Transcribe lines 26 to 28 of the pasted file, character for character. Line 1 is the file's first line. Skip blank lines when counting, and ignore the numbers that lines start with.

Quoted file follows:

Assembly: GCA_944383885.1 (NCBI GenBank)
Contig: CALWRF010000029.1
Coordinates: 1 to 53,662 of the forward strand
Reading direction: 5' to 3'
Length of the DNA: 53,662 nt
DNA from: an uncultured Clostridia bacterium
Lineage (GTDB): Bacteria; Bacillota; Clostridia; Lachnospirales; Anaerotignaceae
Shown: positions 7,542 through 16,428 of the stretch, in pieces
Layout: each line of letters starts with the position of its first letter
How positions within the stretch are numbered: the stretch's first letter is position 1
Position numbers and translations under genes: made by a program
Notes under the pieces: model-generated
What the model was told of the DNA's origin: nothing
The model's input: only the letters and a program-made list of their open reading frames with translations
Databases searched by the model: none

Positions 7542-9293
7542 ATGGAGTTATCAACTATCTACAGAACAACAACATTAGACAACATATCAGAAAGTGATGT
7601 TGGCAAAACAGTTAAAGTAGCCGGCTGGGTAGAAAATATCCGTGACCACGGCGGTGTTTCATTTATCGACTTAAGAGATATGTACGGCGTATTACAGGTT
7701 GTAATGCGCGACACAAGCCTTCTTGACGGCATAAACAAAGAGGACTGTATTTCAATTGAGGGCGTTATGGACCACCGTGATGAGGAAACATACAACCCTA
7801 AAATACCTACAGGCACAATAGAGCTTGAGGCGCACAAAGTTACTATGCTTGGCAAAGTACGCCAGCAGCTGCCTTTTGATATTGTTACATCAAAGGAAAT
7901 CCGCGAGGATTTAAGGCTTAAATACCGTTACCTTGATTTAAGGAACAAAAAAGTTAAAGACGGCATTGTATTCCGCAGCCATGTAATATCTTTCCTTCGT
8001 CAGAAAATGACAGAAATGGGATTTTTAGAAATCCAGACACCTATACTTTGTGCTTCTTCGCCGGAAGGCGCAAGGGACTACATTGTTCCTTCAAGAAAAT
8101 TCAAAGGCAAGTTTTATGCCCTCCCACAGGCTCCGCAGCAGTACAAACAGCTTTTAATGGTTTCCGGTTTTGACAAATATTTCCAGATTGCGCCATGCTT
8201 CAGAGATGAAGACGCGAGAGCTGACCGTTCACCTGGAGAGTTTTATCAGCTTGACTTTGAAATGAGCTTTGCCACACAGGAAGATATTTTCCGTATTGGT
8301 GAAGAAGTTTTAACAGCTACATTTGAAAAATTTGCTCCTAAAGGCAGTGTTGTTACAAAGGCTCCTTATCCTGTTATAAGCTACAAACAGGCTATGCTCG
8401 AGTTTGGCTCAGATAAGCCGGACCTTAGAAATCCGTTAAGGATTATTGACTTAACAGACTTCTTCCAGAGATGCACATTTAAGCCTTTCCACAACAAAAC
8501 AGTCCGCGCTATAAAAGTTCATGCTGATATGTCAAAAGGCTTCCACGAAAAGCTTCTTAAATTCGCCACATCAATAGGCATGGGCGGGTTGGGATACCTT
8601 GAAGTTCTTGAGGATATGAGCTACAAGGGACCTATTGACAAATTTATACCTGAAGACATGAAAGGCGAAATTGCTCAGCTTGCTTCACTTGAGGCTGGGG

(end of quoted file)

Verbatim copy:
8401 AGTTTGGCTCAGATAAGCCGGACCTTAGAAATCCGTTAAGGATTATTGACTTAACAGACTTCTTCCAGAGATGCACATTTAAGCCTTTCCACAACAAAAC
8501 AGTCCGCGCTATAAAAGTTCATGCTGATATGTCAAAAGGCTTCCACGAAAAGCTTCTTAAATTCGCCACATCAATAGGCATGGGCGGGTTGGGATACCTT
8601 GAAGTTCTTGAGGATATGAGCTACAAGGGACCTATTGACAAATTTATACCTGAAGACATGAAAGGCGAAATTGCTCAGCTTGCTTCACTTGAGGCTGGGG